For some time now, I have regularly encountered questions about what the scabbards of Early medieval single-edged swords looked like. These questions are legitimate and are related to the increased interest in the real forms of Early medieval arms, but also to the absence of literature that would discuss the problem. This topic got my attention when a great swordmaker and my friend Robert Môc asked for an article about it. I therefore give this brief overview to him in the hope that the level of knowledge will improve.
In a way, the problem can be reduced to questions about whether we know any sheaths, how they were constructed and whether the shape was symmetrical or asymmetrical. These questions can be answered with the illustrative examples of the Scandinavian, Scottish and Baltic swords, which we will show below.
Sheaths of single-edged swords are rare in Norway. In some cases, however, organic fragments have been preserved on the blades, which make it possible to claim that the materials used to make them were the same as those of the scabbards of double-edged swords – a combination of wood, leather and / or textile. In Norway, we know wooden remains preserved on single-edged swords from Migration Period (B 7639, B 8197, B 11059, T 931, T 2897, T 3490, T 8750, T 9550, T 13050, T 13283, T 13537, T 13591, T 14295, T 16270, T 16278, T 16535, T 20383, Ts 6373, Ts 3480, Ts 4572) and the Viking Age (B 5787, B 7158, B 7535, B 7713, B 8551, B 10532, B 10585, B 10898, B 11120, C 54723, S 4092, S 5484, S 6873, S 11783, T 1250, T 2903, T 3226, T 6814, T 6907, T 8282, T 12712, T 12998, T 13449, T 13482, T 14502, T 14720, T 15228, T 15471, T 16991, T 19967, T 21998, T 24399, Ts 3525, Ts 3639, Ts 8462), while T 6814 and T 8282 also show hide cover, T 12712 and T 14720 are covered with textile, Ts 3480 has the composition wood – leather – textile and Ts 3525 is composed in the order textile – leather – thin wood. Also, one Swedish single-edged sword (GF C 10038) bears wood marks of a scabbard (Androshchuk 2014: 296).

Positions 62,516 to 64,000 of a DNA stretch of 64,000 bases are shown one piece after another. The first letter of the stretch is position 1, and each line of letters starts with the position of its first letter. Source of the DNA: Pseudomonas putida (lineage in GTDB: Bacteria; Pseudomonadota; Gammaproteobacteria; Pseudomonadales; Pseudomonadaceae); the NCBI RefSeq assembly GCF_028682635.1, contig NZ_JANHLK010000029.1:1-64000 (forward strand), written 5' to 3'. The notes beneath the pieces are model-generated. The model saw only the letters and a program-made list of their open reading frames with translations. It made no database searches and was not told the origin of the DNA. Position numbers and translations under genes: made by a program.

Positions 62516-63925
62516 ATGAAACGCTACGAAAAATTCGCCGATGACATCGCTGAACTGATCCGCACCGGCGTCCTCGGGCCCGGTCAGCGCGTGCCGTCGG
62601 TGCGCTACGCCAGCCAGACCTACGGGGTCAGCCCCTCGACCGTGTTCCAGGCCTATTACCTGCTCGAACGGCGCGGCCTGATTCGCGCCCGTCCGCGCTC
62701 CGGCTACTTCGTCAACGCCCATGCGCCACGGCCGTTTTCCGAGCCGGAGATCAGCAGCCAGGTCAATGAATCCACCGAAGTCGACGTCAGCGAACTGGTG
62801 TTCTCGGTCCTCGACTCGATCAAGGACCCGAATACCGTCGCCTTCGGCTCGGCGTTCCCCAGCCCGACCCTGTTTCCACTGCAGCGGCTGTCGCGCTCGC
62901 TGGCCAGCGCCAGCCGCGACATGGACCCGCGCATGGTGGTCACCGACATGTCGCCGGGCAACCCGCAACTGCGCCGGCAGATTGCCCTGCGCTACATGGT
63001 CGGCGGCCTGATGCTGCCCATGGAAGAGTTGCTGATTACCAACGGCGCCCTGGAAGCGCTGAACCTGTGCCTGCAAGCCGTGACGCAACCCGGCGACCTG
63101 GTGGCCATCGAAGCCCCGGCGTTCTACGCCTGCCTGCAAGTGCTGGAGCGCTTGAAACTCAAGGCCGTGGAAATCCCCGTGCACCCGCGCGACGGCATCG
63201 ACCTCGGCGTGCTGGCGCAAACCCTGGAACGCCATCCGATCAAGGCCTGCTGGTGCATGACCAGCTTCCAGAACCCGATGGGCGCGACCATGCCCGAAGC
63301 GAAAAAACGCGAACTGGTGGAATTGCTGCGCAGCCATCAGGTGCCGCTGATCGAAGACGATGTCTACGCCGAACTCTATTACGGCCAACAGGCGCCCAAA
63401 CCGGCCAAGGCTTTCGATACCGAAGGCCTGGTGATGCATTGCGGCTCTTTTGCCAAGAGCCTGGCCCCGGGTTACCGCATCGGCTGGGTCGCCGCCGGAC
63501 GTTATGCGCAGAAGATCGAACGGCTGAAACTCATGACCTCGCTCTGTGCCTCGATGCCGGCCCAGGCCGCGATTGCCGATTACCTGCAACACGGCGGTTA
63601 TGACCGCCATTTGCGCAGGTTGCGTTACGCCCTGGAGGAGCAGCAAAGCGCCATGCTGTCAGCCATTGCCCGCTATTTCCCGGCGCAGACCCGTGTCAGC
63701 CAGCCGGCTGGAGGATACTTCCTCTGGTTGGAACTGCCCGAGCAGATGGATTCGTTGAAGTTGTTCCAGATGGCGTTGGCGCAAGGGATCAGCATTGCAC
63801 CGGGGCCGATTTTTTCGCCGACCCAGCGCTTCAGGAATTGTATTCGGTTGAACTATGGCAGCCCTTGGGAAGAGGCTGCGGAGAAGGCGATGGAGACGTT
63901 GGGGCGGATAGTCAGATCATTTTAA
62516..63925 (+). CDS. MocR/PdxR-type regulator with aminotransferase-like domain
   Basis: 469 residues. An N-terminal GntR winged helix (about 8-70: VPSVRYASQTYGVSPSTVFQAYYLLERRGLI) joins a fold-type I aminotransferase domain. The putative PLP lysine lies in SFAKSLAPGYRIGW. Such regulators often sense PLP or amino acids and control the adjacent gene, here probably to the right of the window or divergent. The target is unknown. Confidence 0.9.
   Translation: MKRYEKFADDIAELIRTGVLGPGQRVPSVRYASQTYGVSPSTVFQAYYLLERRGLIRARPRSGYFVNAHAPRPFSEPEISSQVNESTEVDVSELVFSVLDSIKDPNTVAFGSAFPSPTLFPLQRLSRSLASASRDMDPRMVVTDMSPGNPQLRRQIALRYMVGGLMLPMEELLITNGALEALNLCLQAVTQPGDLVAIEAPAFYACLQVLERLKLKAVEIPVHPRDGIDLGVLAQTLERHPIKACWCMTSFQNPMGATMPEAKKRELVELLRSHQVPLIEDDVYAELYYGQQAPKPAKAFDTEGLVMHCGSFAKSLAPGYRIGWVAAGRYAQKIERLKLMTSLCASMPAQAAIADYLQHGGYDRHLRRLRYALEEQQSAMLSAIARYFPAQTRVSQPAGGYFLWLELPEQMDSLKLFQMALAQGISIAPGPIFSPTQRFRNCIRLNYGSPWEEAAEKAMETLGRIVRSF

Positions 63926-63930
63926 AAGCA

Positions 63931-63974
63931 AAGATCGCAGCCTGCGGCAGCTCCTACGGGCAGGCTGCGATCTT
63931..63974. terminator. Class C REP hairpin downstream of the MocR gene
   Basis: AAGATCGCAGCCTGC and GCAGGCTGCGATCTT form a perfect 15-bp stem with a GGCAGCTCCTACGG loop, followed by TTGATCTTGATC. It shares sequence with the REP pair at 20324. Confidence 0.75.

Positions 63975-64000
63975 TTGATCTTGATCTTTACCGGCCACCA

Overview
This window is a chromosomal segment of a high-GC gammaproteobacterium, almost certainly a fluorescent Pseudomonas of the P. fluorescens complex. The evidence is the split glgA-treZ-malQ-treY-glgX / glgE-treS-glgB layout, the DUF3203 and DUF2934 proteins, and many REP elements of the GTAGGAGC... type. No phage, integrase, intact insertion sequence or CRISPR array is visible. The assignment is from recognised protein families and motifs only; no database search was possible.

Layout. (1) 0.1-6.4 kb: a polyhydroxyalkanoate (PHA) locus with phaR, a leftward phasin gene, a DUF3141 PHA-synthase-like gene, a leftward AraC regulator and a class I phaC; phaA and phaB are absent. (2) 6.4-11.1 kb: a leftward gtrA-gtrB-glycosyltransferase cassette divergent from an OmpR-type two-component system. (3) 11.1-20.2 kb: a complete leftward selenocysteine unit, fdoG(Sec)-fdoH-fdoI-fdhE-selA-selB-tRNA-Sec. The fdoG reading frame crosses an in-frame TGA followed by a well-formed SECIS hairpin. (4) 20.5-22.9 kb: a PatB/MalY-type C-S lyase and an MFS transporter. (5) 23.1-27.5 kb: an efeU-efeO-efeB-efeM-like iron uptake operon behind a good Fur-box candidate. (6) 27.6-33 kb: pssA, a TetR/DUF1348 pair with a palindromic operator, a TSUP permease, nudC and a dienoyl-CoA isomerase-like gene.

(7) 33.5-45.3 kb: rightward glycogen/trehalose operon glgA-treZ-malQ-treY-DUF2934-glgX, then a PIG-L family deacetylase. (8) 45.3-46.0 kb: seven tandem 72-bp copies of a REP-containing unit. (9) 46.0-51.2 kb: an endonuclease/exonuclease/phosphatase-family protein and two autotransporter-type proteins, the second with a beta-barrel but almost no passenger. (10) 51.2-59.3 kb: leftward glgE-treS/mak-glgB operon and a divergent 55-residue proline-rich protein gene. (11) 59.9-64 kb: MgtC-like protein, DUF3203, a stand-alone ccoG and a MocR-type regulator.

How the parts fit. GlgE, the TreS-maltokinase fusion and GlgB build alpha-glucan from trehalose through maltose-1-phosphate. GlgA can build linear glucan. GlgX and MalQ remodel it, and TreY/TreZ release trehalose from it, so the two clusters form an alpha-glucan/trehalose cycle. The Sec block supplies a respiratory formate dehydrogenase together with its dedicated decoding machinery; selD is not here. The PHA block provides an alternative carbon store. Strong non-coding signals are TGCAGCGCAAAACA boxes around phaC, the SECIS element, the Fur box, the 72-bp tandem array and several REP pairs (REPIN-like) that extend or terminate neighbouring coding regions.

The sword T 1250 from the Norwegian locality of Føinem has its almost seventy-centimeter blade covered with large remnants of a scabbard which clearly shows that the scabbard was not symmetrical and it perfectly copied the blade. The same is indicated by the sword from the Nervik (T 13482). If we accept sheaths of long knives as the closest analogies, then we should rather lean towards the asymmetrical variant, visually copying the blade (eg Olsén 1945; Stjerna 2007). However, we must not completely rule out a symmetrical variant. The methods of baldric suspension are completely unknown.
The sword from Føinem (T 1250), Norway. Source: Unimus.
Simple scabbard of a single-edged sword. Made by King’s Craft.
In Westness, Orkney Islands, two single-edged swords with very clearly visible scabbards have been preserved (Żabiński 2007: Figs. 7-10). The swords belong to Petersen’s type H, are dated to the years 800-950 and are apparently related to the Scandinavian settlement. The first of them, found in grave no. 11, was discovered in the grave of a man aged 45-55, who was shot by four arrows. The grave consisted of stone slabs and the inventory, in addition to the sword, consisted of a shield, spear, axe, arrows, fire striker and whetstone (Żabiński 2007: 45, Figs. 7-8). The scabbard of the sword is asymmetrical, copies the blade and is covered with textile. An interesting detail is that the scabbard seems to have a cross-section of an isosceles trapezoid – on the back of the sword the scabbard is wider, it also has a flat back and narrows towards the edge.